Push/Pull: How To Use Push Notifications Effectively

by Figaro Digital

Push notifications can be annoying, right? They always seem to come at the wrong time, when we want to see them the least, distract us when we’re trying to focus on something else, or simply come across as a spam nightmare.

However, a well-timed push notification can sweep an idle phone-scroller off their feet and straight to their wallet, leading to fast and targeted conversions.

The majority of brands and companies use push notifications the wrong way, which is frankly inexcusable given that mobile is now the dominant search platform. Below, find out how to be one of the few brands who know how to put the ‘pull’ in push notifications.

The Right Place, At The Right Time

Have you ever wondered why you get similar content at certain times of the day? You may find that e-seminars take place on Tuesdays to Thursday, newsletters neatly fall into your inbox at 8:30-9:00AM, and a big blog post is usually published in the evening when our slippers are on. Why is this?

Well, data on mobile usage and reading habits is well-established, leading to these wider publication trends; it is scientifically proven that people respond to different types of content at different times of the day. How, then, do you time push notifications, especially when they can be so reactive?

As a rule of thumb, 6-8PM is the golden time to send push notifications. Research by Andrew Chen confirmed that this two-hour window was the perfect time to send out a push notification, with responses peaking in this time.

6-8PM, then, is a safe bet, but getting to know your consumer base more intimately and tracking responses can allow you to pinpoint the exact time where responses will be highest – you can use Google Analytics for this!

Feeling Sensitive?

Running parallel to finding the right time to post a push notification, adding an element of time sensitivity can work wonders in some cases. By instilling a sense of sudden urgency in your customer, you can use push notifications to increase conversions. The more personalised and directed these notifications are the better.

The below push notification, for example, manages to be personalised, whilst also promoting a sense of urgency:

Source: Leanplum

The above notification hits three major sales points: naming the customer, using their search history to create a personalised deal and enticing them with a sale. So, in this example, Katy will feel catered to with a sale close to her interest, as well as being given a reason to convert due to the time-sensitive nature of it.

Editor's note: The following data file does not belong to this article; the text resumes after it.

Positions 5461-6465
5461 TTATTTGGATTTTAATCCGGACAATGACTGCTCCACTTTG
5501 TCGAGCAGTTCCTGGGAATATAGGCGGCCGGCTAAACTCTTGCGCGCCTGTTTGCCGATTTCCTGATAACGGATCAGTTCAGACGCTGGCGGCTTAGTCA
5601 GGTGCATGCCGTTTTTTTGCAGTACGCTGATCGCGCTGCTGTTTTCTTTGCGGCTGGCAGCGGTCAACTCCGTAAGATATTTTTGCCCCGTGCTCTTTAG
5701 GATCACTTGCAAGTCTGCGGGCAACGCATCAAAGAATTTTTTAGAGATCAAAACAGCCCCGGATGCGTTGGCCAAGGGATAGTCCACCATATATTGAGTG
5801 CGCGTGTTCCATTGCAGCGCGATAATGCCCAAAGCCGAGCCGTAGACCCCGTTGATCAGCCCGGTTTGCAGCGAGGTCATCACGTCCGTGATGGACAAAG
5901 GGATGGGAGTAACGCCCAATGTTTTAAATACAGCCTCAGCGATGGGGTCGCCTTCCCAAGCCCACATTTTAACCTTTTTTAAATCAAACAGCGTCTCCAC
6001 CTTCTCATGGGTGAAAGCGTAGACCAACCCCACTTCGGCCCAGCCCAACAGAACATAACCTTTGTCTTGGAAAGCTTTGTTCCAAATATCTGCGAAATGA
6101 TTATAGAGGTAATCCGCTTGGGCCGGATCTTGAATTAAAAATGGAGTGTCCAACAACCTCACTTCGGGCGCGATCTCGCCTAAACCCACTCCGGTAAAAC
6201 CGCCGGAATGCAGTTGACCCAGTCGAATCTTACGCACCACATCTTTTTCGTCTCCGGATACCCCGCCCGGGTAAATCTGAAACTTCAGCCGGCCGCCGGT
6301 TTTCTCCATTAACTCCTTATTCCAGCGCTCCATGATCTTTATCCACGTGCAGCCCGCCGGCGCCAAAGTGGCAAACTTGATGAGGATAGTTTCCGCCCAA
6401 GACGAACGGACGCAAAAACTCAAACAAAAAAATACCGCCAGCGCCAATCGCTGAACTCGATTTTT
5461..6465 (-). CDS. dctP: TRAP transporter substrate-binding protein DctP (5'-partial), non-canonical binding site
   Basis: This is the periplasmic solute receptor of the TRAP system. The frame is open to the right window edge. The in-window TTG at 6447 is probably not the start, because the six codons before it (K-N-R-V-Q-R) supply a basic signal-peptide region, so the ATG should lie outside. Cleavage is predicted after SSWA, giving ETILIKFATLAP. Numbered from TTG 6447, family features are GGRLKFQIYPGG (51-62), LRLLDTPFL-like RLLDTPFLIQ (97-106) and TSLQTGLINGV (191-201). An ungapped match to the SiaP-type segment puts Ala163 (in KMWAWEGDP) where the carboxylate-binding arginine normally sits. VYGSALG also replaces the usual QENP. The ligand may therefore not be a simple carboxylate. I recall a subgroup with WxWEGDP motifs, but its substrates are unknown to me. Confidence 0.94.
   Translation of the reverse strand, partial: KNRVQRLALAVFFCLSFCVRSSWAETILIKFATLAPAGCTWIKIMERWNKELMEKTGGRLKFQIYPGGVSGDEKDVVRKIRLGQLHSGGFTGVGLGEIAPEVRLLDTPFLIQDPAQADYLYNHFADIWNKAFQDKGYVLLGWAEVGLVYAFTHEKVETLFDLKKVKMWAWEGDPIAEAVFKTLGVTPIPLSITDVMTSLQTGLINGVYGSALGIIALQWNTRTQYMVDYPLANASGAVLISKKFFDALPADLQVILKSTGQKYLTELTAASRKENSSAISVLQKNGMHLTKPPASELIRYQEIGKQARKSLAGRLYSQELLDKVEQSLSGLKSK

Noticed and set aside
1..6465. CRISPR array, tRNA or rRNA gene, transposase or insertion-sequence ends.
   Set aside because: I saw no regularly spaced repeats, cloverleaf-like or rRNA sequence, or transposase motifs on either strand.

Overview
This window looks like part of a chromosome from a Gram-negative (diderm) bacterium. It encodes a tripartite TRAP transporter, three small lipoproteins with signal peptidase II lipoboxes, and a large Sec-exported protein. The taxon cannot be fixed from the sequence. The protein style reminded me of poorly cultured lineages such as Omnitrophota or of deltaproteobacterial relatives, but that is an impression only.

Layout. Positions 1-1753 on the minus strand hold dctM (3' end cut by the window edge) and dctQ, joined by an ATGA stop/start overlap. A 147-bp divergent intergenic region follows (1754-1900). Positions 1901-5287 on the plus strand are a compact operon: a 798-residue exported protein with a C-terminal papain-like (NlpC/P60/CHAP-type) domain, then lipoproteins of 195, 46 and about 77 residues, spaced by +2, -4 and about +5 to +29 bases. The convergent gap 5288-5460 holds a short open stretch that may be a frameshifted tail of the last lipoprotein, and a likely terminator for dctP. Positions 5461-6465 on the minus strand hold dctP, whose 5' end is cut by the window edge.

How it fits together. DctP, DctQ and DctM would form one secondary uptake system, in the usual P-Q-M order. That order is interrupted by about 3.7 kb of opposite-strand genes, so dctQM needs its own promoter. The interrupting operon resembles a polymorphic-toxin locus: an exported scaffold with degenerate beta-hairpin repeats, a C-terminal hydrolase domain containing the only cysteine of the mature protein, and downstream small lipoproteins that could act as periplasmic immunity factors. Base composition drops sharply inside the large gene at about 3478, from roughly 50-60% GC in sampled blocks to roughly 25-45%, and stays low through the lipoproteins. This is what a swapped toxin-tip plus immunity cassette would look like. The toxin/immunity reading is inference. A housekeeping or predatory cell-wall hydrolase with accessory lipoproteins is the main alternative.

Utilise Geolocation

With the right permissions, you can send push notifications when someone enters or leaves a particular location. This way, you can surprise the user with a bespoke message.

By creating perimeters around certain areas, you can send push notifications to all users in that area, or for when specific people leave it. Geolocation-based notifications work best for restaurants, hotels, travel services, tourism and dating services. For example, if you move from Cardiff to Camden, you may receive a push notification as soon as you enter the district of London, upselling local businesses or services.

Get Comfortable With Emojis

It may seem small, but emoji usage has been proven to increase push notification conversions. A study at App Annie showed that featuring emojis can increase app engagement from a push notification by up to 85 per cent.

Millennials, who now have significant spending power, respond much better to emojis, plus they can convey information much more succinctly than words can within the context of a push notification.

Emojis are now central to modern marketing, with 92 per cent of all internet users communicating with the help of them. A few years ago, it was seen as a little too kitsch and on the nose, but now, emoji usage is expected within the confines of mobile.

It’s All In The Language

It’s tempting to be a bit too smart with push notifications, especially when using language, slogans, etc. Overall, people aren’t going to spend long reading a push notification, so it needs to be clear.

Clarity of language is perhaps the most important part of creating a push notification, and brands try to be a bit too vague too often. Notifications need to be the message without trying to be too smart or tease the user in; push notifications are all about communicating a piece of information as concisely as possible while making every character count.

Measure The Negative Stats

No, this isn’t to say you should be fielding a negative strategy and abandoning positive thinking. Positive measurements from push notifications don’t tell you enough: a user could engage with a push notification, but how do you know a user has gotten what they need out of it?

Negative measurements tell you more: did a user unsubscribe after a period of lots of push notifications? Did they stop engaging following a strategy change? These questions are what will fine-tune your push notification strategy, not quoting empty CTR figures verbatim.

Push notifications have been around since the Blackberry, but marketers still haven’t fully gotten to grips with how to use them effectively. While push notifications can get the creative juices flowing, going too left-field can be a major stumbling block for you and your brand. As fashion icon and businesswoman Coco Chanel once said: “Simplicity is the keynote of all true elegance”, so be simple.

With push notifications still having untapped potential, it’s worth spending some time thinking about. To keep on top of all the digital marketing trends, be sure to check out Figaro Digital’s array of videos and tutorials.